“When we were [developing] these capabilities, we often asked ourselves is it best to be No. 1? Does it make sense to put so much effort into developing the marketplace when the technology becomes ubiquitous so quickly?”
NRO's modernization plan
NRO is continually updating its satellite fleet and its most recent mission — NROL-39 — blasted into space from Vandenberg Air Force Base late last year. Although details surrounding the classified payload were not released, experts surmise it was a Topaz radar imaging satellite built as a replacement for the earlier Lacrosse/Onyx series ordered as part of the over-budget and partially scrapped future imaging architecture program.
NROL-39’s mission logo — an all-seeing cartoon octopus with suction-cupped tentacles extending over the globe — brought NRO an uncharacteristic degree of public attention amid recent allegations regarding National Security Agency spying, as did the mission’s ambitious tagline: Nothing is beyond our reach.
While the NRO’s plans are opaque to outsiders, a recent declassified, heavily redacted report could provide a degree of insight. According to the agency’s FY 2012 congressional budget justification obtained by the Federation of American Scientists, NRO is looking for “evolutionary and revolutionary” improvements to geospatial intelligence, signals intelligence and multi-intelligence gathering, as well as improved satellite communications and ground systems.
A key focus area is “temporal responsiveness,” or the ability to re-task satellite sensors on the fly and thus make their output more relevant to high-level decision-makers and also to troops in the field. This effort could encompass machine-to-machine tasking; tip and cue; and new, “dynamic” user interfaces, the report states.
The report also reveals a desire to target specific individuals with multiple and varied sensor types. To fulfill this need to “identify, characterize and understand” single targets, the NRO is encouraging “unusual or unexpected” uses of its existing sensors and systems.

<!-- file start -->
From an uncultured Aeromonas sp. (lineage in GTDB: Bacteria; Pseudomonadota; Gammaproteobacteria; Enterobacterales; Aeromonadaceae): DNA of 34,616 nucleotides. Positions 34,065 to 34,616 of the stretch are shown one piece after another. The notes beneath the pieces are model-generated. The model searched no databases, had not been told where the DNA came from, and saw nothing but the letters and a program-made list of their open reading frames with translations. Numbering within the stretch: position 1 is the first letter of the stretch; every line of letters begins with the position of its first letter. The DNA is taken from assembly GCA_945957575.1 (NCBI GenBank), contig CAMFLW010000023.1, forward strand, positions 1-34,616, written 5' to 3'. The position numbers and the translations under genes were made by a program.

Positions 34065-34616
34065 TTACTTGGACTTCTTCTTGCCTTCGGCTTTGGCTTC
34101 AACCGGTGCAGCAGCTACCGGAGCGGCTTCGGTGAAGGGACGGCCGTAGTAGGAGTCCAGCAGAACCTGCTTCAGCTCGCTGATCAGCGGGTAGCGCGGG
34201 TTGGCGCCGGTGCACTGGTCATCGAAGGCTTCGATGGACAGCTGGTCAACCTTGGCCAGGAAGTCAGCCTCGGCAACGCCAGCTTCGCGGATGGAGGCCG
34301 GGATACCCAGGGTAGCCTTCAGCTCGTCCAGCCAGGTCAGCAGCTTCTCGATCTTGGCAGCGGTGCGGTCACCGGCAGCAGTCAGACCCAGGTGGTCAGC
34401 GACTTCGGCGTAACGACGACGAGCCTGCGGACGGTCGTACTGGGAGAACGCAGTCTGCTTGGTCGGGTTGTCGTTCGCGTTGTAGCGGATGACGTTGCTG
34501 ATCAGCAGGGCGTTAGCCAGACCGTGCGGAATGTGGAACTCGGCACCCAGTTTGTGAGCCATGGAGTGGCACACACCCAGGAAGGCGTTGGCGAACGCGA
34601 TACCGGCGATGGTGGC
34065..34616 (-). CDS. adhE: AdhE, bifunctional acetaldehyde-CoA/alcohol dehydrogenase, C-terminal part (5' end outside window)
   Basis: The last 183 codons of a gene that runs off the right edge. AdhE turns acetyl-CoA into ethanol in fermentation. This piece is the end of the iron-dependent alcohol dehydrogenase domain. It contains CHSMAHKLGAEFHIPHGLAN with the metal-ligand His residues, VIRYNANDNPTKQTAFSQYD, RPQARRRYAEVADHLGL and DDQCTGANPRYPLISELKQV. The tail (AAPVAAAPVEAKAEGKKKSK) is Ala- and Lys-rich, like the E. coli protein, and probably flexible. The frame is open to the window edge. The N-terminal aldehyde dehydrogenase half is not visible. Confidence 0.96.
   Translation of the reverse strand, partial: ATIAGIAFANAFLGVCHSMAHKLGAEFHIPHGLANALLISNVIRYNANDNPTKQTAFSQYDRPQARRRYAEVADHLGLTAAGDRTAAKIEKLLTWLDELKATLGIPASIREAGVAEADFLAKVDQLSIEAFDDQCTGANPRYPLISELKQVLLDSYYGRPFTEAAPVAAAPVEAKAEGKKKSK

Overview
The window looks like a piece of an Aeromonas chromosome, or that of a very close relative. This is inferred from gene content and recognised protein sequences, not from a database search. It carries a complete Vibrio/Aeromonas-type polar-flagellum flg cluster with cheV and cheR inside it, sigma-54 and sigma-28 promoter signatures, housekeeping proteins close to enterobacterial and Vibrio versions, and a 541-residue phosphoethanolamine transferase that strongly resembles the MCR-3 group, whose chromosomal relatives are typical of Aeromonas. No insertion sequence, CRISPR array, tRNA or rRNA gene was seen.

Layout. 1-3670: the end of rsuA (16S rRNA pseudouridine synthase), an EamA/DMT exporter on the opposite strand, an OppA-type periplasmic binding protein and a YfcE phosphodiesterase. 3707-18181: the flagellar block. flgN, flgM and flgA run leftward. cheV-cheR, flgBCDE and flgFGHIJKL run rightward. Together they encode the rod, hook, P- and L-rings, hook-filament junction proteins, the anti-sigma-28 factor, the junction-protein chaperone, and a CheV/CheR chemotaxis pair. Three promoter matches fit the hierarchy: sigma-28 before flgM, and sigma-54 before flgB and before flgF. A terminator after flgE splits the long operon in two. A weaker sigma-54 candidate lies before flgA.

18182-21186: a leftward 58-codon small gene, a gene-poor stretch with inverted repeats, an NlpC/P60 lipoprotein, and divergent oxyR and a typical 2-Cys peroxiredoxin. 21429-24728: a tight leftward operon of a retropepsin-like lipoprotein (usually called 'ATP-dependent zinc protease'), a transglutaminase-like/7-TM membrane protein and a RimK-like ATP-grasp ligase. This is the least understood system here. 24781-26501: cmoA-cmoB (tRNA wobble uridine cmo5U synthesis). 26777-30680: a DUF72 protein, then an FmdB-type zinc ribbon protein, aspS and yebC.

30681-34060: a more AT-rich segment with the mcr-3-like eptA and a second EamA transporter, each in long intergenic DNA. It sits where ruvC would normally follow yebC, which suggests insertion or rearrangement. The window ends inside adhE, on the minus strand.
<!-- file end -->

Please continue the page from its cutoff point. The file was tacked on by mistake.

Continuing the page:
Improved pattern analysis is another priority. This effort will likely combine massive computerized data sets, varied data sources and high-speed processing as a means of tracking people by studying their normal routines — and deviations — from Earth orbit.
Nuts and bolts-wise, NRO appears sold on the utility of cutting-edge carbon-nanotube technology. It seeks to use it in a range of applications, among them memory logic, power cables, structures, lithium-ion batteries, radiation-hardened microelectronics and high-efficiency solar cells. Phased-array technology is being “matured” toward the goal of horizon-to-horizon coverage.
DARPA thinks big
DARPA is peering even further into the future. Its membrane optical imager for real-time exploitation (MOIRE) program aims to provide real-time images and video from geosynchronous orbit — roughly 22,000 miles above the planet’s surface. Current spy satellites are generally restricted to low Earth orbits due to size and weight constraints.
Instead of mirrors, MOIRE will employ lightweight polymer membrane optics. Though less efficient than glass, membrane optics are significantly lighter and could allow comparable performance with roughly one-seventh the weight of traditional systems, according to DARPA.
The membranes would be housed in thin metal “petals” that would bloom, flower-like, from a housed 20-foot package to a deployed diameter of some 68 feet. DARPA says these would be the largest telescope optics ever made, “dwarfing the glass mirrors in the world’s most famous telescopes.”